BIBF 2013: Collaborations between Sweden and China


The 2013 Beijing International Book Fair (BIBF) takes place from August 28 to September 1. This year’s Guest of Honor is the Kingdom of Saudi Arabia, but it is the results of a series of collaborative projects between China and Sweden throughout the past year that stole the limelight.

Sweden established a national stand in the BIBF for the first time in 2012. Representatives of the two countries discussed the future of publishing and the possibility of setting up more platforms for cultural display and interaction. One of the Swedish representatives is renowned children’s book author Martin Widmark, who visited Cao Wenxuan, a leading Chinese counterpart, at the latter’s home. They drank Chinese tea together while talking about issues of writing and creativity, and Widmark proposed both parties collaborate on a book about a tea cup.

Results of this collaboration were presented at the 2013 BIBF — a children’s book containing two stories, one written by Widmark and illustrated by Chinese artist Gong Yanling, the other by Cao and illustrated by Swedish artist Helena Willis. The book was published simultaneously by Swedish publisher Bonnier Carlsen and China’s People’s Literature Publishing House.

Widmark’s story, titled “The Sleeping River God” (“Den Sovande Guden”, meaning “the sleeping god”), describes how two kids discover a beautiful cup while fishing by a river. Their grandmother warns that the cup belongs to the River God, and there will be serious consequences when he realizes it is gone. Indeed, the River God falls asleep, and hunger, poverty and other disasters descend upon the world. The kids then embark on a journey to return the cup to its owner.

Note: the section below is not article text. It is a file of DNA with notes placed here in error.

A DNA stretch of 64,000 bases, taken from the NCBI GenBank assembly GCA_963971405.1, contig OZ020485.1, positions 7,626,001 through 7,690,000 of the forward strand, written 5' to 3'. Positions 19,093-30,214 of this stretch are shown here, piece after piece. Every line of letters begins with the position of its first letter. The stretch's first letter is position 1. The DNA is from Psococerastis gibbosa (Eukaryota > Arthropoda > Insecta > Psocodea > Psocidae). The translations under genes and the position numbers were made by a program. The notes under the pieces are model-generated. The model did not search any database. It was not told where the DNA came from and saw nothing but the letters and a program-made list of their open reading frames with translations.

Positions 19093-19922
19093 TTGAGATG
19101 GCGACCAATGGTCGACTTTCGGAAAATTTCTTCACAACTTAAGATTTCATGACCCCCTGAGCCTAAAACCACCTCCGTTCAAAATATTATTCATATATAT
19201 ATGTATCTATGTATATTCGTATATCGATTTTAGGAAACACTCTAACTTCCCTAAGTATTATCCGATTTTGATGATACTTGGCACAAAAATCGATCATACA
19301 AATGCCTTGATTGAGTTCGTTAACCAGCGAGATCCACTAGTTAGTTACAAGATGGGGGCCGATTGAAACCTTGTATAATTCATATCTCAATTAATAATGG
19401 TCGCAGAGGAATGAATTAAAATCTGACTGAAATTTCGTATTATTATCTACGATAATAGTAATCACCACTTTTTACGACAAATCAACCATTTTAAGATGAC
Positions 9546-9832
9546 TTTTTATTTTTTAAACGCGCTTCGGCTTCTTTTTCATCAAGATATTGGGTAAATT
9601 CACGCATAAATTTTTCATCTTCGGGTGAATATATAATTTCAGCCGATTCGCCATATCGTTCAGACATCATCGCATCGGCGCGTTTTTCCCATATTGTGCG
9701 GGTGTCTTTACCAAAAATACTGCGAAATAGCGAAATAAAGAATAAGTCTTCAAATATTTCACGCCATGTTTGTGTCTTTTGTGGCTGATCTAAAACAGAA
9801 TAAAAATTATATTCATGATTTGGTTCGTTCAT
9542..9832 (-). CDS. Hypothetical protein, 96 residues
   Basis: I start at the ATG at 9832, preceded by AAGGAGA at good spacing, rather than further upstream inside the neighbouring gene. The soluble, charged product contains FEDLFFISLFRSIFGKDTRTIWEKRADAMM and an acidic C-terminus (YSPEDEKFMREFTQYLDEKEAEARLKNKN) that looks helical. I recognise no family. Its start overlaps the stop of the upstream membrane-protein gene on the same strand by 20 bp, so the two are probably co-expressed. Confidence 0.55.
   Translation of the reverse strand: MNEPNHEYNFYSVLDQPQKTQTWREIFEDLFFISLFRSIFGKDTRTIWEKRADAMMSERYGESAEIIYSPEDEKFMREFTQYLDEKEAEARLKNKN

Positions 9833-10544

Cao’s story, titled “The Disappearance of Ting Ting” (“Koppen Som Forsvann”, meaning “cup disappeared”), describes how a girl loves a tea cup so much that she names it Ting Ting. One day she discovers Ting Ting has gone missing. The girl and her parents search everywhere and eventually realize the cup was taken by a salesman who visited their house. So she embarks on a journey to bring Ting Ting back home.

It is interesting how Widmark and Cao, two authors with considerably different cultural backgrounds and writing styles, decided to explore the possible fate of a simple tea cup in a similar way. A cup has gone missing, so who has taken it, for what reason, and how it is returned to its rightful owner become the focus of both stories. Widmark’s story is of a magical nature and explores the consequences of violating Nature’s rules, while Cao’s story displays a sense of realism and highlights the importance of social norms.

And that is just one of the many ways to interpret the stories. More interesting and meaningful is the process in which the two books were illustrated and published. After Widmark and Cao completed their stories, these were translated into each other’s language so that the artists, Gong in China and Willis in Sweden, could do their work. How the two artists represented each other’s culture is an issue worthy of exploration. For example, could and should Willis have received much guidance from the Chinese publisher, and Gong from the Swedish publisher, in their attempts to find the best way to visualize each other’s people and social characteristics? Or should we assume, and even believe, that stories and illustrations in “just the way they are” can and will transcend cultural barriers?

Whatever the answers, they are sure to be complicated. Also worthy of much artistic reflection is this collaboration between Swedish and Chinese publishers, authors and illustrators — a brave experiment that creates new ways to imagine and re-create each other’s culture. In opening a window through which one can observe the outside world, it is how one represents the results of such observation that reveals the most about one’s perceptions of himself and his own world.

Images thanks to: Swedish publisher Bonnier Carlsen.

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